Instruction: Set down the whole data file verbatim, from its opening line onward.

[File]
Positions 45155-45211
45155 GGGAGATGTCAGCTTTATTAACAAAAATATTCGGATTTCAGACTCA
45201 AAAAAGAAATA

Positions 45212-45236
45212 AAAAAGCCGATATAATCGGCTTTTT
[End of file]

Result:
Positions 45155-45211
45155 GGGAGATGTCAGCTTTATTAACAAAAATATTCGGATTTCAGACTCA
45201 AAAAAGAAATA

Positions 45212-45236
45212 AAAAAGCCGATATAATCGGCTTTTT